The Constitution – The Past and Present

In recent years, many Americans have become refocused on the Constitution in a spirit of returning the country to its original objectives and values.

This is not surprising. The US has deteriorated, both economically and governmentally, to such a degree that the very structure of the US is in danger of collapse. Small wonder that many Americans are hoping for a return to the simplicity and unified focus that can be found in the country’s original “business plan.”

The framers of the American Constitution borrowed ideas from historical governmental structures, particularly the Roman Republic. They added a few new ideas and came up with a document that may well be the finest concept that has yet been written by which to govern a country.

It is difficult for us to grasp today that, at the time the new Republic was created, it was viewed by the rest of the world as an experiment. Not even the framers of the Constitution were convinced that the Republic would last. After all, the country was broke from having fought a major war, they had no currency of their own and none of them had previously held political office.

It has been stated that the Constitution is brilliant in its brevity; that it had not become bogged down in reams of detail. This is true. One only need look at the weighty Constitution of the European Union as an example of how not to write a constitution.

The implication of the simplicity of the Constitution is that the framers were fully in agreement on the basics, and, that they felt that the rest could be sorted out later by the Legislature. This is partly true – thankfully, the framers were not politicians and they did believe that simplicity was better. But the document is also brief because the committee of ten that wrote it disagreed so extensively on some basic concepts that it was difficult to get anything on paper that they could all accept.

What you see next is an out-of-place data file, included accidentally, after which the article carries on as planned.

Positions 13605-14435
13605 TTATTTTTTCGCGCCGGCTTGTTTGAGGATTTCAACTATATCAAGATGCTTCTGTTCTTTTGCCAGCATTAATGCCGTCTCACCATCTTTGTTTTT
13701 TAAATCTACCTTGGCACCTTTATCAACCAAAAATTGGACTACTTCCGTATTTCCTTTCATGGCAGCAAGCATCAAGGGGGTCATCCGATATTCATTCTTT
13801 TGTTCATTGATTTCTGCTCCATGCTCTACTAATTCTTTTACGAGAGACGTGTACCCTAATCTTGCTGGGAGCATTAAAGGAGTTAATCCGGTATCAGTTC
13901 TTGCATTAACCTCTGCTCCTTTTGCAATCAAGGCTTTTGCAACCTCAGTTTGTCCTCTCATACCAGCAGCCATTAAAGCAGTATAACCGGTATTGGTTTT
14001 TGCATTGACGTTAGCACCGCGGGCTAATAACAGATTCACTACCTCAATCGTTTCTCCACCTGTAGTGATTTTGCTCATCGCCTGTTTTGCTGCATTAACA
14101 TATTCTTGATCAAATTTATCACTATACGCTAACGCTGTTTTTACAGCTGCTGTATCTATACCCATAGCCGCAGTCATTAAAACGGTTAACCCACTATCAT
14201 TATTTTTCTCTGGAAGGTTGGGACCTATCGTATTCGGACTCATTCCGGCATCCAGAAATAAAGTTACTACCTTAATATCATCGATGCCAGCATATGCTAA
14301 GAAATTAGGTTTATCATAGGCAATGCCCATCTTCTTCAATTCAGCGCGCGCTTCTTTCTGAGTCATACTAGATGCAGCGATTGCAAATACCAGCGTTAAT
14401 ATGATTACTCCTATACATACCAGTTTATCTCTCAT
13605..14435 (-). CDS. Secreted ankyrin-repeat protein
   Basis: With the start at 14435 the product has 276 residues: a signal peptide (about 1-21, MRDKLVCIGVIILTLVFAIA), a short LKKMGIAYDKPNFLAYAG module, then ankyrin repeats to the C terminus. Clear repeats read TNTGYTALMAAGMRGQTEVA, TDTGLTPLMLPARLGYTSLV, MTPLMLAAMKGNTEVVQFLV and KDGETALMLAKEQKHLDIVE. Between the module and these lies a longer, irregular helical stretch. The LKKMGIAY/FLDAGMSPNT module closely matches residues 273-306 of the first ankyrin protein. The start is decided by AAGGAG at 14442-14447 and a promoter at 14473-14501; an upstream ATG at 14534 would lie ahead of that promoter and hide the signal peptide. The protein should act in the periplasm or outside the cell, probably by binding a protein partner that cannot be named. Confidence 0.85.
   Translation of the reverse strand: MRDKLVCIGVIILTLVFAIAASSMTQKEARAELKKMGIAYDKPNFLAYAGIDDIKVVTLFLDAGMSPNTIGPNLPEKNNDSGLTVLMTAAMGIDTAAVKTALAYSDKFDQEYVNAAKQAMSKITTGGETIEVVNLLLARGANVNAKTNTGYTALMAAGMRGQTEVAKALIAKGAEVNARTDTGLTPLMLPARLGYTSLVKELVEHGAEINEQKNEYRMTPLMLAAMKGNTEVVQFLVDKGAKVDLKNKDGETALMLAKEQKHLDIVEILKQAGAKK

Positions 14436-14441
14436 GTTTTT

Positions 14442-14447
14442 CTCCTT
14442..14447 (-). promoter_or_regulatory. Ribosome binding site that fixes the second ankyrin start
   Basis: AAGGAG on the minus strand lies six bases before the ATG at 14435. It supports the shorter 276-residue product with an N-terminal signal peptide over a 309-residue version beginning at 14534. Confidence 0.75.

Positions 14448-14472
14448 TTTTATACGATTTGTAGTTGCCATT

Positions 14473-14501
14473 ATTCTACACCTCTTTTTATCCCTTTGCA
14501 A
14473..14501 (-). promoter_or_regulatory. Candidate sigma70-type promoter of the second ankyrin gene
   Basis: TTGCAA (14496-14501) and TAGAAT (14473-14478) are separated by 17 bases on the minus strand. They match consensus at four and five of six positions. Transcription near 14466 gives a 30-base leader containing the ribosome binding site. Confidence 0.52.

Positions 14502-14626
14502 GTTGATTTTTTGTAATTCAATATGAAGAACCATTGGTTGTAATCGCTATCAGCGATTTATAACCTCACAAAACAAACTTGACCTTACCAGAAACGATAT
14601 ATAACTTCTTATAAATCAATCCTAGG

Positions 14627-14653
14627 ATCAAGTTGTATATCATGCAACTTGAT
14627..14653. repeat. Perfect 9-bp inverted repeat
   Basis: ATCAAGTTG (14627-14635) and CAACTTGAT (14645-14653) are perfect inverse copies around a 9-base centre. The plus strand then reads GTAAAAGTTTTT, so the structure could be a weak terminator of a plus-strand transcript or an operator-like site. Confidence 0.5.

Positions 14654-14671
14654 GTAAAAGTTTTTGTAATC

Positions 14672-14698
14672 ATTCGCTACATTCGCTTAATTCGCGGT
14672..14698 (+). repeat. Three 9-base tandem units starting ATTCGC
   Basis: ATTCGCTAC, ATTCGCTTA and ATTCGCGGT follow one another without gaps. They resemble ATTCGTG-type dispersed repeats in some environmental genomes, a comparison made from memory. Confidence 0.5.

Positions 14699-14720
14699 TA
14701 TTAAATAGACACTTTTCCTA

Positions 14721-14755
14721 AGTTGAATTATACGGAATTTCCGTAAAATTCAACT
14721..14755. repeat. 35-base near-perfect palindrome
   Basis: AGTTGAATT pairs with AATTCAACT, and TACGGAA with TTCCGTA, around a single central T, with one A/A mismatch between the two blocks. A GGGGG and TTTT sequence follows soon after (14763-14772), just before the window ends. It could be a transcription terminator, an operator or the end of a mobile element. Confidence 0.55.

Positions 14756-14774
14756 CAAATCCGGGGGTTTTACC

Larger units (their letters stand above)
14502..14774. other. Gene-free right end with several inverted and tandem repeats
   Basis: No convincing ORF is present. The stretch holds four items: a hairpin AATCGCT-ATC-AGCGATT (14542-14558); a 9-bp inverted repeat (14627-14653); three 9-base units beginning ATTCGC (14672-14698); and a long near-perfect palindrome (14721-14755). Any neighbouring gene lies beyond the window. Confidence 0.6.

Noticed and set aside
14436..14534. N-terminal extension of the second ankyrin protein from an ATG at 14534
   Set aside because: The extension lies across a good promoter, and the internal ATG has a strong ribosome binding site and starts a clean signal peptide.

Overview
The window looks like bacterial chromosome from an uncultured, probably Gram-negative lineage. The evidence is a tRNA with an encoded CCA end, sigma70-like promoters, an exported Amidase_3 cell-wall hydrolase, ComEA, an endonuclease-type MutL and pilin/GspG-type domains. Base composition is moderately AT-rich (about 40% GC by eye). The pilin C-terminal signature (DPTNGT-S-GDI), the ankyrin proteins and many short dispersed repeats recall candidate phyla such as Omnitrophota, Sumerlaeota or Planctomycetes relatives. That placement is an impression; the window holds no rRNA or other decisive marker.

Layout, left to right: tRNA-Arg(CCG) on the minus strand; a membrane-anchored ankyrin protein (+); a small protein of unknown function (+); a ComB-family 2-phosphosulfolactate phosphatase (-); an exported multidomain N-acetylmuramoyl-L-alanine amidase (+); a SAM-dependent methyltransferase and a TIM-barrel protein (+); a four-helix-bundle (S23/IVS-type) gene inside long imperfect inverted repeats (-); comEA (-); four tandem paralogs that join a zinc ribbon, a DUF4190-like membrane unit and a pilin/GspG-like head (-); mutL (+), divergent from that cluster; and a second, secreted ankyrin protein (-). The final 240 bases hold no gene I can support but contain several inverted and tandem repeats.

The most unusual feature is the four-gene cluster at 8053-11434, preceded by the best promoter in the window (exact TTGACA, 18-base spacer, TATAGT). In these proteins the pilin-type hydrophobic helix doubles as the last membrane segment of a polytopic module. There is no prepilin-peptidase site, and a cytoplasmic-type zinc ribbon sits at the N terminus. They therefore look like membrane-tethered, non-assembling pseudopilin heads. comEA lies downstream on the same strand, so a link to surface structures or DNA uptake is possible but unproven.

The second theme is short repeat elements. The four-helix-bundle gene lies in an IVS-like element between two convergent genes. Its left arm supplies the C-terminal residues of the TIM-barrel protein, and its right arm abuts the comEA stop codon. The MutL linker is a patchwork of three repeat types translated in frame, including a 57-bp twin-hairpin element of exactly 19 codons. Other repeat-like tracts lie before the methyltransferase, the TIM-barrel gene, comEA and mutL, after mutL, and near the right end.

They did agree that they would form a Republic and that it would be run by democracy. (Today, these words have, to some extent, lost their meaning. A republic is a form of government in which each citizen possesses stated rights… while democracy is only a means of governing, in which each citizen has an equal vote. The US is no longer a republic and it can be argued that it is no longer run by true democracy.)

From the beginning, the primary disagreement was the role of the Federal Government.

John Adams, who later found the Federalist Party and became the first Federalist president, argued that a strong central government was essential to hold the states together (at that time, the word “state” meant “country”).  Jefferson disagreed, arguing that “That government governs best that governs least,” and sought to have as minimal a central government as possible. Jefferson later helped found the Democratic Republican Party and became the first Democratic Republican president. To a great degree, Jefferson won out backed by the Constitution’s principle author, James Madison, and others.

However controversial the founding concepts were, we assume today that once the Constitution had been signed, that was it, done deal. But this was not so. Almost immediately the various factions began to “interpret” the Constitution and even recommend amendments… each seeking to bend the Constitution into the direction that would allow him to achieve his personal goals for the union. (Does this sound familiar?)

From the start, Alexander Hamilton (first Secretary of the Treasury) sought to create taxation. When Jefferson admonished him by saying that they had just fought a war to end taxation by King George, Hamilton responded that this taxation was different, as they would be the recipients of the money, not the king. This event should remind us that in every country, in every era, there will always be those who adjust their ideals according to whether or not they themselves are in power.  At that time, Hamilton also attempted to create the Bank of the United States — a federal bank.

To Americans today, Jefferson has emerged as the hero of the Constitution and deservedly so. As president, however, when he had the opportunity to purchase Louisiana for the bargain price of $15,000,000… he couldn’t resist. He had previously often argued that the central government should not make major expenditures and then pass the bill to the states. Yet at the time, the Louisiana Purchase was the greatest expenditure that had yet been considered by the Federal Government.